The German Vice Chancellor and Economy Minister Sigmar Gabriel warned that the European Union “could fall apart” if populist parties got into power in the Netherlands or France.
During his last annual economic outlook before switching to foreign affairs, Gabriel issued a stark warning against the recent wave of support for populist parties.
“After Brexit last year, if enemies of Europe manage again in the Netherlands or in France to get results then we face the threat that the largest civilisation project of the 20th century, namely the European Union, could fall apart,” Gabriel warned.
The EU is facing a new risk with the Dutch elections in March and the French elections in May as eurosceptic, populist parties in both countries are set to make make huge strides during the elections.
Geert Wilders of the Dutch Party for Freedom keeps gaining support and his anti-immigration party will likely enter government. In France, Marine Le Pen, the leader of the far-right Front National party, is currently leading the opinion polls.
Gabriel added that if the EU were to disintegrate, that Germany risked becoming “isolated” and that as an export nation its economy would greatly suffer if it lost partners vital for open-border transactions.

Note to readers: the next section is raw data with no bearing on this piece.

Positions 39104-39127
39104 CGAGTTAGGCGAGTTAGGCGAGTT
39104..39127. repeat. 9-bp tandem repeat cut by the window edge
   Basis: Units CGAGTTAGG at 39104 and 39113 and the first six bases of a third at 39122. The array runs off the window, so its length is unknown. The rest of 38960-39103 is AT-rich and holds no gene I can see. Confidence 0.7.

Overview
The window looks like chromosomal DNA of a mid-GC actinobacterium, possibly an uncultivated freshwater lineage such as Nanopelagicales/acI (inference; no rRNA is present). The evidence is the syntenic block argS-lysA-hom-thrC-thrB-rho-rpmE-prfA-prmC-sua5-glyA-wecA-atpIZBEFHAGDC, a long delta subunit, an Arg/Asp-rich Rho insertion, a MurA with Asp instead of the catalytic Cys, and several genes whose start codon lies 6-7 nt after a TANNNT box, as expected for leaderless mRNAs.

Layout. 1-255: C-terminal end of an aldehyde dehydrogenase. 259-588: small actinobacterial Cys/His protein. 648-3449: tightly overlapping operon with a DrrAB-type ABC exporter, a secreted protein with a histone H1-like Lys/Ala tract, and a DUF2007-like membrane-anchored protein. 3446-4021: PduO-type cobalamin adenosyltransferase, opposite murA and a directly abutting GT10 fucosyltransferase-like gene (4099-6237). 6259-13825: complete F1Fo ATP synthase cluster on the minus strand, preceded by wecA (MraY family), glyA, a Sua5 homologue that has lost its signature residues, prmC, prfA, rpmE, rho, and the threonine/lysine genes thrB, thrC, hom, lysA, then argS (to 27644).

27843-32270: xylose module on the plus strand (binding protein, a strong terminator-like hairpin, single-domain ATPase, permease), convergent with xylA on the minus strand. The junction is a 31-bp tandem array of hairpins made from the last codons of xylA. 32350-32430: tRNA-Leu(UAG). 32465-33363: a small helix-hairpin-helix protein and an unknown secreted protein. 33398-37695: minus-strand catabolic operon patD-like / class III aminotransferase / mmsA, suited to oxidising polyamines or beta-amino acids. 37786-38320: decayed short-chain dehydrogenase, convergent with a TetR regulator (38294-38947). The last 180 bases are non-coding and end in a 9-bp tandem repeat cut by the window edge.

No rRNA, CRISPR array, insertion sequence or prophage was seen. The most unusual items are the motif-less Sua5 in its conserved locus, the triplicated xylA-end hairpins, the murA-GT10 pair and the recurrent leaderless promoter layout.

“One cannot overemphasise the dramatic nature of the situation,” Gabriel added according to Deutsche Welle.
Gabriel also reiterated warnings of growing inequalities between rich and poor in countries like Germany and pointed the finger at President Donald Trump, saying that “the palpable tendency towards protectionism in the world is a most dangerous road.”
Germany has also not been exempt from the populist wave sweeping the European continent with the anti-immigrant party Alternative für Deutschland (AfD) gaining support following the huge influx of refugees coming to the country in 2015.
Although the AfD’s support is much lower than the support enjoyed by some populist parties in other European countries, Chancellor Angela Merkel is facing an uphill battle to retain her position during the September elections.
Gabriel announced a few days ago he would not be running as the head of the opposition against Merkel during the autumn elections.
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